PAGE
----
Another field that, perhaps unexpectedly, has proffered up many useful contributions to cobot development is augmentation and assistance devices for the disabled. The same types of sensors and systems that allow a sophisticated artificial replacement limb to understand and carry out the intentions of its owner might be utilised by anyone to intuitively control a robotic arm, for example. Disabled assistance devices obviously have to work in very close contact with humans, and the decades of experience in making these devices safe can be helpful for industrial cobot developers. The touch-sensory and force-feedback technologies essential to a sophisticated artificial limb are very beneficial for cobots. They aid the development of intuitive features, such as the ability for a human to safely teach a robot arm a new task by hand guidance, in other words, by physically moving the arm through each stage of the job.

It takes very little imagination to realise that there are also useful synergies between augmented reality (AR) and cobot development. An AR headset can help a worker coordinate their actions better with a robot. We could say that AR allows humans to enter the cobots’ world, and perceive things as a robot does. The human can see what objects the cobot is aware of and be alerted to any objects that the machine has not noticed or has mis-identified - and this is in addition to the other benefits of AR in production and design. In summary, AR can make human interaction with cobots both safer and more efficient.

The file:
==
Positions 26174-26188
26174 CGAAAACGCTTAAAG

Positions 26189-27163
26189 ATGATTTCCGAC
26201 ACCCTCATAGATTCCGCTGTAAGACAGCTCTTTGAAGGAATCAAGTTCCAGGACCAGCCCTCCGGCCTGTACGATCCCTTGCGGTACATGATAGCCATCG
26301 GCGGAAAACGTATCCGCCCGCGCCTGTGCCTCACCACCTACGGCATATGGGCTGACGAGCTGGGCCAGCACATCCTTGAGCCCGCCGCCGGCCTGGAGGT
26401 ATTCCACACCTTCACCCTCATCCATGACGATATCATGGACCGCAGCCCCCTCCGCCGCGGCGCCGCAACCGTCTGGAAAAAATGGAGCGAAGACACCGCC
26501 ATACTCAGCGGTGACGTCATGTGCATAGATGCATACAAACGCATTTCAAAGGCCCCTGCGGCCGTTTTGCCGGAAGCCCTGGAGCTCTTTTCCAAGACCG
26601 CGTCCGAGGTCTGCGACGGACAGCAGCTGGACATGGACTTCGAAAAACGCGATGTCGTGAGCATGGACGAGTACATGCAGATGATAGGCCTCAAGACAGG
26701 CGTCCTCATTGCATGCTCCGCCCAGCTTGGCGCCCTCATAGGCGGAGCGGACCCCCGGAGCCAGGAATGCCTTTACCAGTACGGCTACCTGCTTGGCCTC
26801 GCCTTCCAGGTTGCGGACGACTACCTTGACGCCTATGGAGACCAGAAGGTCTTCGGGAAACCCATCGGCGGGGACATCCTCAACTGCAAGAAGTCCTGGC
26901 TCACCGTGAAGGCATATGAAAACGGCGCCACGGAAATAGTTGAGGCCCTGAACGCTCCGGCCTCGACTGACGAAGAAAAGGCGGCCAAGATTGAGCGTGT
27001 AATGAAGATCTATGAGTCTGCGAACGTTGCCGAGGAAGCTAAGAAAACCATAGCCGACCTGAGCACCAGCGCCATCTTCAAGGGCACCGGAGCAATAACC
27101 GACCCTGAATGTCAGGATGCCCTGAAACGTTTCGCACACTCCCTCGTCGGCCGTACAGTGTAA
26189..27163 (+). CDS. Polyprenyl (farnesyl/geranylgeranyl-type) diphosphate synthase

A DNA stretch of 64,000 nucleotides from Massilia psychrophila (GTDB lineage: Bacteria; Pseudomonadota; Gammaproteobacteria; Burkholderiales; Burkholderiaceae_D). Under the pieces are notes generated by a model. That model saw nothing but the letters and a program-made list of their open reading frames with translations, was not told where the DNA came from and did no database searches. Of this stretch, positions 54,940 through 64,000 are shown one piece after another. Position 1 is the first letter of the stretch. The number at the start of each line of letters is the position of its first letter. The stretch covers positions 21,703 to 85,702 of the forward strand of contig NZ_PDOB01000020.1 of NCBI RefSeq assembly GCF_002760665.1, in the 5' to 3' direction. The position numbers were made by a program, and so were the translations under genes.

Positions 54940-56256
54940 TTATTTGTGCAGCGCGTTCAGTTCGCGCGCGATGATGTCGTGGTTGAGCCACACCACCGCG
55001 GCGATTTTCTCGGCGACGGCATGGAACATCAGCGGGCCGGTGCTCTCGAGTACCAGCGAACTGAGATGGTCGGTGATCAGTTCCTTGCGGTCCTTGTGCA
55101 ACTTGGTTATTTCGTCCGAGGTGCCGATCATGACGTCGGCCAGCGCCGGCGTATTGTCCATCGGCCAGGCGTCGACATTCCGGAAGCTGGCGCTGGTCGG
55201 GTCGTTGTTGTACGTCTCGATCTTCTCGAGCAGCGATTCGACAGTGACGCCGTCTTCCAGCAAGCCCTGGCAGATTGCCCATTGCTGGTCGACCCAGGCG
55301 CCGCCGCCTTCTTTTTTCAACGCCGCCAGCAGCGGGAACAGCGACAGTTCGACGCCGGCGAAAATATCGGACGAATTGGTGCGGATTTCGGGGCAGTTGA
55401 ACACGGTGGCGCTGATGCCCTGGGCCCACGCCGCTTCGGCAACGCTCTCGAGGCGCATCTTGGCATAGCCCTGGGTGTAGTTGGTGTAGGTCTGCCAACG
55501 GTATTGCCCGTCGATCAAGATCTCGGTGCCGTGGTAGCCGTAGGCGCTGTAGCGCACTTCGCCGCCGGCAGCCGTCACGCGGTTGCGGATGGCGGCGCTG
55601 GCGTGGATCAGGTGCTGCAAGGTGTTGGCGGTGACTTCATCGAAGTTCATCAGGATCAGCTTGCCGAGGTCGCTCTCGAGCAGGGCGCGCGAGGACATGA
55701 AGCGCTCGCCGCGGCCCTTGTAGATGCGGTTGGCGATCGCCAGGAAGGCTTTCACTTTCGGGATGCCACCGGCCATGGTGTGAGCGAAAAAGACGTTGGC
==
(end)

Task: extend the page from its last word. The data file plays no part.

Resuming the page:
The hidden cobot bonus - scalability

Extrapolating the course of cobot development into the future reveals a surprising benefit of the cobot concept. In general, a production processes that uses cobots will be far easier to scale up, as well as being more flexible, than a production process based on traditional robots and automation.

The key reason for this is that if cobots are able to adapt to and cooperate with humans far more easily than old-fashioned robots can, then they should also be able to work better with other robots and cobots. A robot arm that can sense and avoid a human moving through its space, and work around them, will be equally capable of avoiding another robot. So, in the factories of the future, cobot could be added into the production line to perform a new task or to scale up production, with far less disruption than traditional retooling processes entail.


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By Mark Patrick

Mark joined Mouser Electronics in July 2014 having previously held senior marketing roles at RS Components. Prior to RS, Mark worked at Texas Instruments in applications support and technical sales roles. He holds a first class Honours Degree in Electronic Engineering from Coventry University.